The Science Reporting Assignment

This assignment asks you to do journalistic writing about the moral implications of scientific research programs. I have asked faculty to volunteer to be interviewed about their research programs. Your asignment is to interview them and to report on one or more of the moral implications that their research raises. Your paper is to be reporting for an intelligent audience (e.g. Newsweek, Atlantic, etc.). It should be from 1,000 to 1,500 words in length and may contain up to 3 graphs, tables, or pictures.
Topic Selection

On the second day of class, you will choose a research program on which you will report. I have provided a list of faculty (see below) who have volunteered to be interviewed, with some explanation of their research programs. I am still waiting to hear back from some, but don't let that stop you from contacting them.

Interview construction

On September 14th, you will turn in an interview protocol that follows the format we will discuss in class.

From angle to plan

On September 28, you will begin in class a description of your angle: the approach you will take to your project. It should provide a fresh look at the issues you want to address. We will then try to move, in class, from your angle to a detailed plan of what you are going to write.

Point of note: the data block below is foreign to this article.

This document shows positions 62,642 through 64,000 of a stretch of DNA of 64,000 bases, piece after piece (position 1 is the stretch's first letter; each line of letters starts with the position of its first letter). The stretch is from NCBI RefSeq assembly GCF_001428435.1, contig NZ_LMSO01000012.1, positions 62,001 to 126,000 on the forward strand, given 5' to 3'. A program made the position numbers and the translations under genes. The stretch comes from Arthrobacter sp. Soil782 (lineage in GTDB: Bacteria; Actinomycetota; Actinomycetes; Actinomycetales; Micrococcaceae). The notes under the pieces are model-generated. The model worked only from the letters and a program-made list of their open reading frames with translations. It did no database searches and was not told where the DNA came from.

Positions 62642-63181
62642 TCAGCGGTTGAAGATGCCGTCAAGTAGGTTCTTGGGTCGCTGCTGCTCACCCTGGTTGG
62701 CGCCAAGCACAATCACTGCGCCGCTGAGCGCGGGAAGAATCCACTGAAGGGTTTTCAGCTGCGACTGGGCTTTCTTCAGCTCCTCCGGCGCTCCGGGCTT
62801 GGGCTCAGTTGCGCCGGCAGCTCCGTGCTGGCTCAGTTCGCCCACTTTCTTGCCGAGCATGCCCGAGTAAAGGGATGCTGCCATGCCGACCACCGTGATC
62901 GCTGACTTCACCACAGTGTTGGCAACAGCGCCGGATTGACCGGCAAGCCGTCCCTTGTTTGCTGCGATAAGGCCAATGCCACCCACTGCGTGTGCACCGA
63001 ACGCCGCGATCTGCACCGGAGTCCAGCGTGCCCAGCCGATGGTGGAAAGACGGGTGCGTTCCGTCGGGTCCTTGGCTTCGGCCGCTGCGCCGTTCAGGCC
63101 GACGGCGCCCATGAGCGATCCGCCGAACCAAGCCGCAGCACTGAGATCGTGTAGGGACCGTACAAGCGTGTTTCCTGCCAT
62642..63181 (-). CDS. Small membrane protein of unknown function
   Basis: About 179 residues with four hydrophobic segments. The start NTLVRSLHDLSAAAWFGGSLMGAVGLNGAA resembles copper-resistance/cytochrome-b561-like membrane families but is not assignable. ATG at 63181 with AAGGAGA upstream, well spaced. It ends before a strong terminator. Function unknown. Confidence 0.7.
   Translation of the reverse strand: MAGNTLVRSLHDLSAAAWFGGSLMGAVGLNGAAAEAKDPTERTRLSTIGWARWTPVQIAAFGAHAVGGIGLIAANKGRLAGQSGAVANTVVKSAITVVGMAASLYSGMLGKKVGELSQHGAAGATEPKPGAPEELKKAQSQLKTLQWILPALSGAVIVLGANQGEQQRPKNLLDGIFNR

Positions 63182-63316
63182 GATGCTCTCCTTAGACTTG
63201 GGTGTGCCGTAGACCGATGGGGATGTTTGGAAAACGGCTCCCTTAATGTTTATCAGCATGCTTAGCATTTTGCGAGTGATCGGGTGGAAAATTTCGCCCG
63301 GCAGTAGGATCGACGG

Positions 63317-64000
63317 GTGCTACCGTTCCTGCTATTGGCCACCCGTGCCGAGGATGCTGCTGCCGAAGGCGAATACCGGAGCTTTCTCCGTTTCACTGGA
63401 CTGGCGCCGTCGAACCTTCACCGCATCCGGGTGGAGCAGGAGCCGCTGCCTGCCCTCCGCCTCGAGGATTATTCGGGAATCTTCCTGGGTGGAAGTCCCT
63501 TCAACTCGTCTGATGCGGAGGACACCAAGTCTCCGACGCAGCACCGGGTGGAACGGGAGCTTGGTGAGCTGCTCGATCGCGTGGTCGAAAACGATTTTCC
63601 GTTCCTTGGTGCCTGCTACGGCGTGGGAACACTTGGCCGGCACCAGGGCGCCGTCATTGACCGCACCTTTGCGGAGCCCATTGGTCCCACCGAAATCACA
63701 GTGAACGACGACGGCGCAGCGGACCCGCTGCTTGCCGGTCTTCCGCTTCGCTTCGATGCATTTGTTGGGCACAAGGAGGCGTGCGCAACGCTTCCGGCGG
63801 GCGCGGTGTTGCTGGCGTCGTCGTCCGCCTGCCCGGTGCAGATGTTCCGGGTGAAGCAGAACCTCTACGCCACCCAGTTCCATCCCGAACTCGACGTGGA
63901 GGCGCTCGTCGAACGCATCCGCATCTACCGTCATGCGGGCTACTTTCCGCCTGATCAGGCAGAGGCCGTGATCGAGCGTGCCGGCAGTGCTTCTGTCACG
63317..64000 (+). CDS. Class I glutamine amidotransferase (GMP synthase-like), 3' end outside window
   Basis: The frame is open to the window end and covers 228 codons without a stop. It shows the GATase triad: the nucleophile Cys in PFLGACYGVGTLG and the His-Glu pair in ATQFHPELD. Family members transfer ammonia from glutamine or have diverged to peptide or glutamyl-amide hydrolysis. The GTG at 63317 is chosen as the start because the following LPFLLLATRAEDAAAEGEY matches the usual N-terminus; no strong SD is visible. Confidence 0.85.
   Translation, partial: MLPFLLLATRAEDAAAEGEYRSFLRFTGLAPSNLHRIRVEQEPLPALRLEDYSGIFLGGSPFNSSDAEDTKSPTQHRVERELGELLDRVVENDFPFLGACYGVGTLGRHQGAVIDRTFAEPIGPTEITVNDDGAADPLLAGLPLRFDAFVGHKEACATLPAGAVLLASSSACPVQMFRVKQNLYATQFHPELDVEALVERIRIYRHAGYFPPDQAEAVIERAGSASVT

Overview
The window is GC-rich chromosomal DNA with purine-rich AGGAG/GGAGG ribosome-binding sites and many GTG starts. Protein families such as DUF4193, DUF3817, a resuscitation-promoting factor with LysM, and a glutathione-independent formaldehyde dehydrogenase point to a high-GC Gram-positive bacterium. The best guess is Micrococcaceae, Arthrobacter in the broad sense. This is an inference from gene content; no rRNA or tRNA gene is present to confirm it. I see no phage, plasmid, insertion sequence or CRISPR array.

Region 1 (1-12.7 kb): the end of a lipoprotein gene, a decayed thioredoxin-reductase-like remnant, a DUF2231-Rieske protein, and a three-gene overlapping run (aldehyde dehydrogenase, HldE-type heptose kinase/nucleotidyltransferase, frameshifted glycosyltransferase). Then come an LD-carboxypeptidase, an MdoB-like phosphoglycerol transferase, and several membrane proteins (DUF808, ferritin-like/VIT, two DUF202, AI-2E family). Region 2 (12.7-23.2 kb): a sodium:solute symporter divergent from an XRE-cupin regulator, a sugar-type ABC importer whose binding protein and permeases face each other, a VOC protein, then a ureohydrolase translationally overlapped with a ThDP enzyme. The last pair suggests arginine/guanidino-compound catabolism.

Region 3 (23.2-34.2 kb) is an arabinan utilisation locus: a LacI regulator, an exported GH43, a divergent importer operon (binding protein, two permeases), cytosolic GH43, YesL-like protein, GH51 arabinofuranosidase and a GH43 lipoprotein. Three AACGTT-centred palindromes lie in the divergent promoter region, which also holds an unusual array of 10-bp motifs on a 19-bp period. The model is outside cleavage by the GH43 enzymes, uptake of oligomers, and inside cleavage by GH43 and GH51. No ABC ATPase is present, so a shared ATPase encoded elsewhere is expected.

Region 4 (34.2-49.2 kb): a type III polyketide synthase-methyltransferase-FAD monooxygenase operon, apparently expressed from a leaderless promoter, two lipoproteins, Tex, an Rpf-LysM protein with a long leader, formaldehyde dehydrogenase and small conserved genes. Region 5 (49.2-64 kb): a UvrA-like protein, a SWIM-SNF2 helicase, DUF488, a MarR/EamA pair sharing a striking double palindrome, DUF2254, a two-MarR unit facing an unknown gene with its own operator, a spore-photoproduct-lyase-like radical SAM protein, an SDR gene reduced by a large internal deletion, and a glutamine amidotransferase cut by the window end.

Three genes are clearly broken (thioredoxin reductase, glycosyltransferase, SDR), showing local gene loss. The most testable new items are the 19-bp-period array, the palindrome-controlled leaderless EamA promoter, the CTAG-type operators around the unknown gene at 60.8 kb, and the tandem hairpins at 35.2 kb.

Paragraph revision

On October 3, we will work in groups in class to revise one critical paragraph from your developing draft of your paper. This means you will need to bring one paragraph to class. Double space the paragraph on a separate sheet of paper and bring 3 copies of it, along with one copy or your plan.

Working draft

On October 5, a working draft of your paper is due at the end of class. I hope you will have consluted with me about turning your outline into this draft. I will give you written feedback on this draft. A working draft is NOT the first draft you can come up with from the outline, but a draft that mostly does what you want. This is likely to be the 2nd or 3rd actual revision. We will talk about how to get feedback on drafts from others and how to revise.

Final draft

The final draft of the paper is due in class on October 12.

Possible People to Interview

  1. Kris Thalhammer: Courageous Resisters
  2. Dan Hofrennning: Religion and Politics
  3. Jo Beld: Family Policy
  4. Gary Muir: How the brain encodes direction
  5. Mike Swift: Toxicology in Aquatic Ecosystems
  6. Anne Walters: Mechanisms of plant toxins
  7. Charles Umbanhower: Long term tracking of lake sediment
  8. Eric Cole: mating biology of Tetrahymena
  9. Matt Richey: Neural network modeling of insurance risk
  10. Julie Legler: Clinical trials of growth hormone in human
  11. Chuck Huff: Moral reasoning and political attitudes
  12. David VanWylen: Cardioprotection
  13. Dana Gross: Mother-child interaction and language development
  14. Shelly Dickinson: Effects of alcohol on learning in adolescent mice
  15. Jumi Hayaki: Emotional regulation and eating disorders
  16. Kevin Crisp: Neural regeneration after injury
  17. Henry Kermott: House wren breeding patterns
  18. Carolyn Anderson: Identity politics among the Lakota
  19. Bob Jacobel: Glaciology and terrain
  20. Diane Angell: Endangered species on the prairie.
  21. Beckie Judge: Economics of industrial siting
  22. Tony Becker: Anti-trust law and economic damages